Hanson said there's nothing to indicate the suspect was drunk or had been doing drugs.

    He said police are interviewing witnesses.

    The blue-sided house where the stabbings occurred is on a quiet, tree-lined residential street. It was surrounded with yellow police tape as medical examiner staff brought three bodies out on stretchers.

    Neighbor Doug Jones said about a dozen students had been drinking beer around a fire pit in the backyard earlier in the night, but they weren't rowdy. He said they were talking about politics and the stock market. They took the party inside at about 9 p.m. and he heard nothing after that.

    Other residents in the area said the house party stemmed from the student union's annual Bermuda Shorts Day, which was held Monday. The event is an annual outdoor party on campus featuring live music and beer gardens to celebrate the end of classes.

    On Twitter, many students wrote about how they starting drinking Monday morning and, when the campus event ended in the afternoon, they continued at parties elsewhere.

    On Tuesday, about 500 students and faculty members attended a late afternoon vigil at the University of Calgary.

    With a candle projected on a giant screen, university president Elizabeth Cannon called for a moment of silence.

    "The world lost five bright, promising, beautiful young people," she said. "We are still coming to grips with this tragedy and what transpired. We don't know all the details and we don't know the full impact on our University of Calgary community."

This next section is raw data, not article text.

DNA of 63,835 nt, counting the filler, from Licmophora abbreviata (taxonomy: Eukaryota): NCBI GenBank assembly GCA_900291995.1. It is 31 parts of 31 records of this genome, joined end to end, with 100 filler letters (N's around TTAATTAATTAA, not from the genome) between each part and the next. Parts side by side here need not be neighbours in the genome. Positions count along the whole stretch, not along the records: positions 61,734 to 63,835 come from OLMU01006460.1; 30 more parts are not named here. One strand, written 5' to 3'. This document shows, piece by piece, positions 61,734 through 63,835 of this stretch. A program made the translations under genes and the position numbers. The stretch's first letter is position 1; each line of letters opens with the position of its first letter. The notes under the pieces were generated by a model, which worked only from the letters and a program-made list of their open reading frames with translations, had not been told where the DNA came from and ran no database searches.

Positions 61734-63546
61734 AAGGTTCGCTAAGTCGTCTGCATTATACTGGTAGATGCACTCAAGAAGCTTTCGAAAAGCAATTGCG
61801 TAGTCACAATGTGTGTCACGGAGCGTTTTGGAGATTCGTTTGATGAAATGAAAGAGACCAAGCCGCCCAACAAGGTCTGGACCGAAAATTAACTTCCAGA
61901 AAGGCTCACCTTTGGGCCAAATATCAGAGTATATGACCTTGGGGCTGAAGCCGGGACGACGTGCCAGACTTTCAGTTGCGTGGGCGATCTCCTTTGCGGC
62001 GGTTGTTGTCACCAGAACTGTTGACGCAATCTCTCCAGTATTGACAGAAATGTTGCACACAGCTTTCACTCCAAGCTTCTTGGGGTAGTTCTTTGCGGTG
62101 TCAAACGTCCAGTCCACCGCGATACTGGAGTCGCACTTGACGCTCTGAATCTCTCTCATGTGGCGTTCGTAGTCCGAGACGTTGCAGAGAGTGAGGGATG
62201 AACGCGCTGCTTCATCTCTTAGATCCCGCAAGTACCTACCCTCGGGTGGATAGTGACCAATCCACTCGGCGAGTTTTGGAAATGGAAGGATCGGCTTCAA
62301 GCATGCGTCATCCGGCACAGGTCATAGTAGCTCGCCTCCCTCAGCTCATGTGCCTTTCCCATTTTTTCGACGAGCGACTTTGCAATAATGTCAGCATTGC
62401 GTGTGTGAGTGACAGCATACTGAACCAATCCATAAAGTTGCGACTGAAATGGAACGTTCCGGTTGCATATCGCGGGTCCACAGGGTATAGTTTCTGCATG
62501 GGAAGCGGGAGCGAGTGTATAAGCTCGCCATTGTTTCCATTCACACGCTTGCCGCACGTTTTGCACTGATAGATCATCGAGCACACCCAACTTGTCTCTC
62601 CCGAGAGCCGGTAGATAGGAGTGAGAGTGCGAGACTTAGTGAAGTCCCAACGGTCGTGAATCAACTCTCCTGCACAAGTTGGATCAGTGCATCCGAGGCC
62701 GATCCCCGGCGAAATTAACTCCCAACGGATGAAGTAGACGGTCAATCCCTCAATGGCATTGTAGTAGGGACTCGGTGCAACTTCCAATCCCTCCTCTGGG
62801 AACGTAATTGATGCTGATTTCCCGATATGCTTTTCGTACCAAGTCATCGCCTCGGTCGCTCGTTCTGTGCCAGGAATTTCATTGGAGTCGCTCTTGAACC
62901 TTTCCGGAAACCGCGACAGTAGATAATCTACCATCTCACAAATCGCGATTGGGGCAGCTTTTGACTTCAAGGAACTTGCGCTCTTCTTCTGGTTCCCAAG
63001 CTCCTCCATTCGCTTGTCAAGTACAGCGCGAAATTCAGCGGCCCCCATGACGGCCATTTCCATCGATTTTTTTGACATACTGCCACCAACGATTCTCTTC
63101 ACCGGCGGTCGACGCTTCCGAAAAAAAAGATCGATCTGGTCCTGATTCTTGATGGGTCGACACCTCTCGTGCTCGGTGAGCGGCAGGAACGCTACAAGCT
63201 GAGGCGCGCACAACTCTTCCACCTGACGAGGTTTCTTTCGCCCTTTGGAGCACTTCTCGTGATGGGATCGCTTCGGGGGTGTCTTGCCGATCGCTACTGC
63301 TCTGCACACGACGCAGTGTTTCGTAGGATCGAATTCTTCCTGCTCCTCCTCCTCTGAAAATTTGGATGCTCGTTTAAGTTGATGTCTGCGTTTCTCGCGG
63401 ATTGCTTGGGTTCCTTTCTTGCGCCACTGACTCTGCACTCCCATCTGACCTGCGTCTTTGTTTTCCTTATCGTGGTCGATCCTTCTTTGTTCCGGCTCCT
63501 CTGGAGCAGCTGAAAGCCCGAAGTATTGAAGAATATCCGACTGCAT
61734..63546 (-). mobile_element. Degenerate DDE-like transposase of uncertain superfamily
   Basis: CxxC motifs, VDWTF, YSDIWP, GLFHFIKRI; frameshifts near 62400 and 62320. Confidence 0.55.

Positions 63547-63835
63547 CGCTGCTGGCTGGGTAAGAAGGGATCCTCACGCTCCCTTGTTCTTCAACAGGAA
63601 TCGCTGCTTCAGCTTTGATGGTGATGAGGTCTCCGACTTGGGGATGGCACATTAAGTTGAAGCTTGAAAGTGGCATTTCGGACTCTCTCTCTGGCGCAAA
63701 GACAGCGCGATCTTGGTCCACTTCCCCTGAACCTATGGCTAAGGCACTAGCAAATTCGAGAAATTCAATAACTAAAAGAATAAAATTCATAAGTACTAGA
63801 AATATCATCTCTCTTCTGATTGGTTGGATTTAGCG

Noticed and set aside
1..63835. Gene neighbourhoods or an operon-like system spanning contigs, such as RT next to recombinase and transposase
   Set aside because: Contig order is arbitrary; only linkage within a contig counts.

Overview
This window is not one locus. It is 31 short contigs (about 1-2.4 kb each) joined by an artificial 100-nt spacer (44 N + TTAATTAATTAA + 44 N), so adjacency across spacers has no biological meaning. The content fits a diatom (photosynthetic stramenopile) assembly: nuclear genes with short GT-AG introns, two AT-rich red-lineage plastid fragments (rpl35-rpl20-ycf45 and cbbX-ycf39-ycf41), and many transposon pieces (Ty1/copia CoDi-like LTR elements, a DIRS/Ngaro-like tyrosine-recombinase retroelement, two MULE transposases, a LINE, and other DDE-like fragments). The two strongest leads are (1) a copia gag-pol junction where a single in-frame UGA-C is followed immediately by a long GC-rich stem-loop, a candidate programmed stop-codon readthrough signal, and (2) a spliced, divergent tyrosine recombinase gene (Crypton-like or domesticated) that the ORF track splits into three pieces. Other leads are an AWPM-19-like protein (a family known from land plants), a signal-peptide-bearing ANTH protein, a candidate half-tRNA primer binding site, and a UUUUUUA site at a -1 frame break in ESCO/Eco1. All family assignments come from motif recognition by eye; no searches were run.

Calgary Mayor Naheed Nenshi called it tragic and urged people to support one another.

    "Our community has been dealt a grievous blow. We've lost five young people, five good young people who did nothing wrong. Who like all of us had dreams and hopes and were building their lives," Nenshi said.

    Copyright 2014 The Associated Press

  4. Ore. cop shot, K-9 killed in traffic stop shooting
    Author: P1 Community

    By PoliceOne Staff

    PORTLAND, Ore. — An Oregon officer was shot and a K-9 was killed after a suspect with a rifle opened fire during a traffic stop.

    According to The Oregonian, the officer is being treated for injuries that are non-life threatening. The police K-9 was found dead near the scene of the shooting after a search by police, and suffered at least one fatal gunshot wound.

    The suspect was taken into custody after several 911 calls from the public. A resident, David Bell, described his encounter with the armed man, whom he believes was carrying a rifle.

    “He raised it and pointed it at me and said he didn’t want to do it, but would shoot if he had to,” Bell said.

    Bell called 911 and the suspect lowered the rifle, apologizing before running away.

    Police believe the suspect may be armed with an AR-15. Police have yet to release further details surrounding the shooting.

  5. NY cops get over $20K for license plate readers